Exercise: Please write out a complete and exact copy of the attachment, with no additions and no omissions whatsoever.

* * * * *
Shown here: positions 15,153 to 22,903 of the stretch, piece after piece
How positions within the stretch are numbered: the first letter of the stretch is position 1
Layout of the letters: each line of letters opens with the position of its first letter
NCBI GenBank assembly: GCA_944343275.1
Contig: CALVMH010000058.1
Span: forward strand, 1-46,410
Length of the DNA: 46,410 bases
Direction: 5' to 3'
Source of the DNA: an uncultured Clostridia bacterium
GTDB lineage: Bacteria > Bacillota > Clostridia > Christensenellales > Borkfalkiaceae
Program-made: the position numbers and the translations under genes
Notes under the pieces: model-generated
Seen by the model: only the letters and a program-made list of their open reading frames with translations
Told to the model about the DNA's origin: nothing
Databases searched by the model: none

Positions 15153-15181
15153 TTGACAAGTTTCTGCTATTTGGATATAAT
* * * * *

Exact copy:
Shown here: positions 15,153 to 22,903 of the stretch, piece after piece
How positions within the stretch are numbered: the first letter of the stretch is position 1
Layout of the letters: each line of letters opens with the position of its first letter
NCBI GenBank assembly: GCA_944343275.1
Contig: CALVMH010000058.1
Span: forward strand, 1-46,410
Length of the DNA: 46,410 bases
Direction: 5' to 3'
Source of the DNA: an uncultured Clostridia bacterium
GTDB lineage: Bacteria > Bacillota > Clostridia > Christensenellales > Borkfalkiaceae
Program-made: the position numbers and the translations under genes
Notes under the pieces: model-generated
Seen by the model: only the letters and a program-made list of their open reading frames with translations
Told to the model about the DNA's origin: nothing
Databases searched by the model: none

Positions 15153-15181
15153 TTGACAAGTTTCTGCTATTTGGATATAAT